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Multi-atlas segmentation is an effective approach for automatically labeling objects of interest in biomedical images. In this approach, multiple expert-segmented example images, called atlases, are registered to a target image, and deformed atlas segmentations are combined using label fusion. Among the proposed label fusion strategies, weighted voting with(More)
We present and evaluate a new method for automatically labeling the subfields of the hippocampal formation in focal 0.4 × 0.5 × 2.0mm(3) resolution T2-weighted magnetic resonance images that can be acquired in the routine clinical setting with under 5 min scan time. The method combines multi-atlas segmentation, similarity-weighted voting, and a novel(More)
This paper describes the construction of a computational anatomical atlas of the human hippocampus. The atlas is derived from high-resolution 9.4 Tesla MRI of postmortem samples. The main subfields of the hippocampus (cornu ammonis fields CA1, CA2/3; the dentate gyrus; and the vestigial hippocampal sulcus) are labeled in the images manually using a(More)
Cortical thickness is an important biomarker for image-based studies of the brain. A diffeomorphic registration based cortical thickness (DiReCT) measure is introduced where a continuous one-to-one correspondence between the gray matter-white matter interface and the estimated gray matter-cerebrospinal fluid interface is given by a diffeomorphic mapping in(More)
Automatic segmentation using multi-atlas label fusion has been widely applied in medical image analysis. To simplify the label fusion problem, most methods implicitly make a strong assumption that the segmentation errors produced by different atlases are uncorrelated. We show that violating this assumption significantly reduces the efficiency of multi-atlas(More)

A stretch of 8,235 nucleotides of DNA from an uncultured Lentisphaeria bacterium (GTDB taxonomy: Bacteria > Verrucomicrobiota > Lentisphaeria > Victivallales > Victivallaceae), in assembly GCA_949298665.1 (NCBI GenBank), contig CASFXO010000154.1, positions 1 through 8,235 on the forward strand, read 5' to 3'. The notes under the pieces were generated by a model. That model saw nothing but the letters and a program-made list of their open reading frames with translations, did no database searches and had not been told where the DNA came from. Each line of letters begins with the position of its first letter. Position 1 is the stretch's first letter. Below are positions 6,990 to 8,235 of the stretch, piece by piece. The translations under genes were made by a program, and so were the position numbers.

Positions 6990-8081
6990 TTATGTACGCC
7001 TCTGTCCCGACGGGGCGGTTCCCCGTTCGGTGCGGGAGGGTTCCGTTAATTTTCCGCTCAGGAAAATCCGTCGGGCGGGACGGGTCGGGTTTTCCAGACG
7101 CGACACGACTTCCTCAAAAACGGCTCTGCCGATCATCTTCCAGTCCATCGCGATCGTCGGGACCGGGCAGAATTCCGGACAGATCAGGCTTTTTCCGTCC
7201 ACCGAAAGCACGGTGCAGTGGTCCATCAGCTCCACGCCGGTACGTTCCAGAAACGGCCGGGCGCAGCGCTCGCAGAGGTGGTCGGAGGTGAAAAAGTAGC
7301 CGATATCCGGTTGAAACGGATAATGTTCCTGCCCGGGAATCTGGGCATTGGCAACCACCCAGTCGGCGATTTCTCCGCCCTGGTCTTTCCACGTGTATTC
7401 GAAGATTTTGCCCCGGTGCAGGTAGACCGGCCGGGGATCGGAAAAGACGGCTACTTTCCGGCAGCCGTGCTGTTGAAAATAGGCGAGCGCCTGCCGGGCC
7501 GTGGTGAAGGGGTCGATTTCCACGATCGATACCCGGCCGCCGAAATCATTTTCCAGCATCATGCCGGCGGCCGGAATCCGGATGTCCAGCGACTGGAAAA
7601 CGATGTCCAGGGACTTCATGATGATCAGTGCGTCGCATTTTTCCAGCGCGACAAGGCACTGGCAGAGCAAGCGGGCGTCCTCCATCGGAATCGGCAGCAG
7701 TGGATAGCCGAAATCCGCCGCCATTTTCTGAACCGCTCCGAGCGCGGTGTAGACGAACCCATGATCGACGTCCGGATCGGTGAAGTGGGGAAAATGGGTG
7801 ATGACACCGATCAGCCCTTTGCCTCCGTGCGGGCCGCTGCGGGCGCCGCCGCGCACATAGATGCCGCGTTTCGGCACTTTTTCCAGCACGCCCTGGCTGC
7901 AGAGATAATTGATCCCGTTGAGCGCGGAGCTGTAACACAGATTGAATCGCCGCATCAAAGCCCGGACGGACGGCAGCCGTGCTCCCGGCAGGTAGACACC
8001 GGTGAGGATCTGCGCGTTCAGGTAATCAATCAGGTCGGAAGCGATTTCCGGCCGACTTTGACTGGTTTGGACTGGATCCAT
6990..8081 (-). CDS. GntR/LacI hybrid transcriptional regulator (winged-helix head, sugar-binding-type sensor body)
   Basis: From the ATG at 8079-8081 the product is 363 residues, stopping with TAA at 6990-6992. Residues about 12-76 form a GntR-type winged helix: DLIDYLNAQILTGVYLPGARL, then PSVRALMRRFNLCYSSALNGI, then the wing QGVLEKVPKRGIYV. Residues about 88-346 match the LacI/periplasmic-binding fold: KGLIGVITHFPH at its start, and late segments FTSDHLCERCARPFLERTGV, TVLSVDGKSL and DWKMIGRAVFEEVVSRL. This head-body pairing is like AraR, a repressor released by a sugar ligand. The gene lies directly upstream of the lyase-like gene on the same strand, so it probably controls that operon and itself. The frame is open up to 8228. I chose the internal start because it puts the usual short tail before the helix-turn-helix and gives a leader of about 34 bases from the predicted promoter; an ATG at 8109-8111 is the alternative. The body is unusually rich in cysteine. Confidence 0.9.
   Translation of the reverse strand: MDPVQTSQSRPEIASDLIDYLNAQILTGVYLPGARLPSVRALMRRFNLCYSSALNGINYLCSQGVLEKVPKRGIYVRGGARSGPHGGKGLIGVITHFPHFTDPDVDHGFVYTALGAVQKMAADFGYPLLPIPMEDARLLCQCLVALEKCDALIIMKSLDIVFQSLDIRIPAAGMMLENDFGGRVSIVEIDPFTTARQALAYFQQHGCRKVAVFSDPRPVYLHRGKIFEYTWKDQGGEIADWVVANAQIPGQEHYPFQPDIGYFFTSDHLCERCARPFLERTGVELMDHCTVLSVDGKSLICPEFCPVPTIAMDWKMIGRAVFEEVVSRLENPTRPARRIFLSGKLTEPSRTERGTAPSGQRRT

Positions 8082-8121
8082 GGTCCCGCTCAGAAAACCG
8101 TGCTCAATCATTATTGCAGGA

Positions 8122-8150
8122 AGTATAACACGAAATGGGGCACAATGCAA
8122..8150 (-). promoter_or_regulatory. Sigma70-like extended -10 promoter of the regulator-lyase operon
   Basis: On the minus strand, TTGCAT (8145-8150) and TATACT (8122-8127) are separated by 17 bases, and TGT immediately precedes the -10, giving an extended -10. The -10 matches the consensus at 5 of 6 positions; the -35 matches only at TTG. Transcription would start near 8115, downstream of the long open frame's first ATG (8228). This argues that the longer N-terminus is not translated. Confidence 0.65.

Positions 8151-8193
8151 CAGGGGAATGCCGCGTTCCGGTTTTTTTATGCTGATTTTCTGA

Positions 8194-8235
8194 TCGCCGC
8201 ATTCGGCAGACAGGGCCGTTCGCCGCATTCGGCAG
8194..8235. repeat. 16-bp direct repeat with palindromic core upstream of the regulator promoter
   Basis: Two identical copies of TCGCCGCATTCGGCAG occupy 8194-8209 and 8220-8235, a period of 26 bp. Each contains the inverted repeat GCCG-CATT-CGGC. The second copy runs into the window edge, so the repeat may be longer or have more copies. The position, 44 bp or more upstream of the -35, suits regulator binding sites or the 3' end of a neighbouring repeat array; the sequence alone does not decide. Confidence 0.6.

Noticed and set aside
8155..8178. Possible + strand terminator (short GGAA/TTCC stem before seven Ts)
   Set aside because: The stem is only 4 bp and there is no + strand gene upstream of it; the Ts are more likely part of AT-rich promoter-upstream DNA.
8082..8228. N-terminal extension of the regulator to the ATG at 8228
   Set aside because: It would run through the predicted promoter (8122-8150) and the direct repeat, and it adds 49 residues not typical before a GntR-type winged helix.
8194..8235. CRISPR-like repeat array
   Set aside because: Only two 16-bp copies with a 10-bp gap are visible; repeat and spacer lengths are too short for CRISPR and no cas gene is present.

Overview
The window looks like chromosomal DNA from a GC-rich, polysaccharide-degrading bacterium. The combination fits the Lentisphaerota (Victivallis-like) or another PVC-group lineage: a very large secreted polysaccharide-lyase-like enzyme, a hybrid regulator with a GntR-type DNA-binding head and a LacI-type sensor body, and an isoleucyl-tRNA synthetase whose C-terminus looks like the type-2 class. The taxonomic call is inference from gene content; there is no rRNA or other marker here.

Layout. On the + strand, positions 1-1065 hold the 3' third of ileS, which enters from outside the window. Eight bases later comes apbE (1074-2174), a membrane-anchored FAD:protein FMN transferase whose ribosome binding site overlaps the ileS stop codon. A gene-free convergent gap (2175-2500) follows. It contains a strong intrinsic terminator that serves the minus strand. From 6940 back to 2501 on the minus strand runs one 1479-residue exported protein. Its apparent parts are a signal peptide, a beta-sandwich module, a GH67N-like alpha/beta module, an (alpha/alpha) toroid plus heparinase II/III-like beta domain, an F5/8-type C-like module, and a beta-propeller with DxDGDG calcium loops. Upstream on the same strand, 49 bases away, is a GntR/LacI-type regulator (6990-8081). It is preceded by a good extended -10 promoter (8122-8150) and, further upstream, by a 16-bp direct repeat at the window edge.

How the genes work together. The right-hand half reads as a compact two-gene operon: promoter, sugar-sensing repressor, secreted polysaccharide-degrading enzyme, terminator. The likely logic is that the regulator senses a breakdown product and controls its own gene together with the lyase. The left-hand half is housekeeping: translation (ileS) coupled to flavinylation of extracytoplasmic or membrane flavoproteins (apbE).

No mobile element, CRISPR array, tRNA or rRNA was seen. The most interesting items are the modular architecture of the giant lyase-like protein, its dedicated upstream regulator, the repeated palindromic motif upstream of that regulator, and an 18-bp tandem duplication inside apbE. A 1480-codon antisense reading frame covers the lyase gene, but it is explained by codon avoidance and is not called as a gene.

Psychophysical experiments are described that measure the sensitivity to motion features in point light displays of biological motion. Three motion features were investigated: the relative motion of the thighs, the relative motion of the thigh and leg, and the velocity profile of the leg. The perceptual threshold for discriminating a change in each motion(More)
Diffusion tensor imaging plays a key role in our understanding of white matter (WM) both in normal populations and in populations with brain disorders. Existing techniques focus primarily on using diffusivity-based quantities derived from diffusion tensor as surrogate measures of microstructural tissue properties of WM. In this paper, we describe a novel(More)
Many studies of the human brain have explored the relationship between cortical thickness and cognition, phenotype, or disease. Due to the subjectivity and time requirements in manual measurement of cortical thickness, scientists have relied on robust software tools for automation which facilitate the testing and refinement of neuroscientific hypotheses.(More)
We describe a methodology for classification of gait (walk, run, jog, etc.) and recognition of individuals based on gait using two successive stages of principal component analysis (PCA) on kinematic data. In psychophysical studies we have found that observers are sensitive to specific " motion features " that characterize human gait. These spatiotemporal(More)
We evaluate a fully automatic technique for labeling hippocampal subfields and cortical subregions in the medial temporal lobe in in vivo 3 Tesla MRI. The method performs segmentation on a T2-weighted MRI scan with 0.4 × 0.4 × 2.0 mm(3) resolution, partial brain coverage, and oblique orientation. Hippocampal subfields, entorhinal cortex, and perirhinal(More)